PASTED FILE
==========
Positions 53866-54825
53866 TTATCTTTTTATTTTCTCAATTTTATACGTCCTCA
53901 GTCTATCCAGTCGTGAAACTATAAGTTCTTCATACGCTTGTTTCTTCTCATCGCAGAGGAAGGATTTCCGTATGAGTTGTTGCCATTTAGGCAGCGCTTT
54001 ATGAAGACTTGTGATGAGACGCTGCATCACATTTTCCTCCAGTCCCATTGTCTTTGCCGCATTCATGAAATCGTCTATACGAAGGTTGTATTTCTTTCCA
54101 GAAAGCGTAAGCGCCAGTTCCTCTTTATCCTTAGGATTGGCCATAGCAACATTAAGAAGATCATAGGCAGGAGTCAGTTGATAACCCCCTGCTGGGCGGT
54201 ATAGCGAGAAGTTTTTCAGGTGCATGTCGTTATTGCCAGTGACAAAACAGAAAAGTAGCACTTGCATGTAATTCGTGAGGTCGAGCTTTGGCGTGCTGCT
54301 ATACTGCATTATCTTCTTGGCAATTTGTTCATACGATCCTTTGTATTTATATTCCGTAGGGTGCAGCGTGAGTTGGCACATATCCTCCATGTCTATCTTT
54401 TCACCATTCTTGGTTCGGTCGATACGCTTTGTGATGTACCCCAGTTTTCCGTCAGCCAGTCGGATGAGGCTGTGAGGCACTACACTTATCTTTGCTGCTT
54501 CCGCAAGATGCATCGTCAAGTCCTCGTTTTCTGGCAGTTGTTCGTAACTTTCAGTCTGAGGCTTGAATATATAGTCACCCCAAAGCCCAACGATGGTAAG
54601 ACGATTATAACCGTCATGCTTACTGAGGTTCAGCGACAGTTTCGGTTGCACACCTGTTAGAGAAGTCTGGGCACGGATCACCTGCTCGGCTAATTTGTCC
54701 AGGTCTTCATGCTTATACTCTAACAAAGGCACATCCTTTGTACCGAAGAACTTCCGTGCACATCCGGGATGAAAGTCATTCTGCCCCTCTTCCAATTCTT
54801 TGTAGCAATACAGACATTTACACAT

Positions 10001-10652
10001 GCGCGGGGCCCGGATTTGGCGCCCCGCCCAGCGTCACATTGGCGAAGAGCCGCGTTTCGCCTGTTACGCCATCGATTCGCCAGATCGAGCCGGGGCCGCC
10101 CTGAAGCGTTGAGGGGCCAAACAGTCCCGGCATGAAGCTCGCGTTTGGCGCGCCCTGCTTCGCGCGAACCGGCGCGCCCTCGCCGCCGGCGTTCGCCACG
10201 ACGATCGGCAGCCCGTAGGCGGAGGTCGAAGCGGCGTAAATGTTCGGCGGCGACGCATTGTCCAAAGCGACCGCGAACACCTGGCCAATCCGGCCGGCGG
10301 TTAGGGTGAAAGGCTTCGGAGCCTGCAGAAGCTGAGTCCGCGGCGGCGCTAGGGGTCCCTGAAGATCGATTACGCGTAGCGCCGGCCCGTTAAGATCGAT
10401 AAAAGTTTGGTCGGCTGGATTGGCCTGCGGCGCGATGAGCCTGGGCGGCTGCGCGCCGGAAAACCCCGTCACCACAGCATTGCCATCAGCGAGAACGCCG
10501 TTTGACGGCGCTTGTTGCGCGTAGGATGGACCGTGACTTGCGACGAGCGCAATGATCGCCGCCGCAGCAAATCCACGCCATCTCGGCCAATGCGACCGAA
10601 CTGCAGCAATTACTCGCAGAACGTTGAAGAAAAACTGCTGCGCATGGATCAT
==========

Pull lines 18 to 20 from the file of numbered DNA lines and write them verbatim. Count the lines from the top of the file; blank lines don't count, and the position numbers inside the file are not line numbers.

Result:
10401 AAAAGTTTGGTCGGCTGGATTGGCCTGCGGCGCGATGAGCCTGGGCGGCTGCGCGCCGGAAAACCCCGTCACCACAGCATTGCCATCAGCGAGAACGCCG
10501 TTTGACGGCGCTTGTTGCGCGTAGGATGGACCGTGACTTGCGACGAGCGCAATGATCGCCGCCGCAGCAAATCCACGCCATCTCGGCCAATGCGACCGAA
10601 CTGCAGCAATTACTCGCAGAACGTTGAAGAAAAACTGCTGCGCATGGATCAT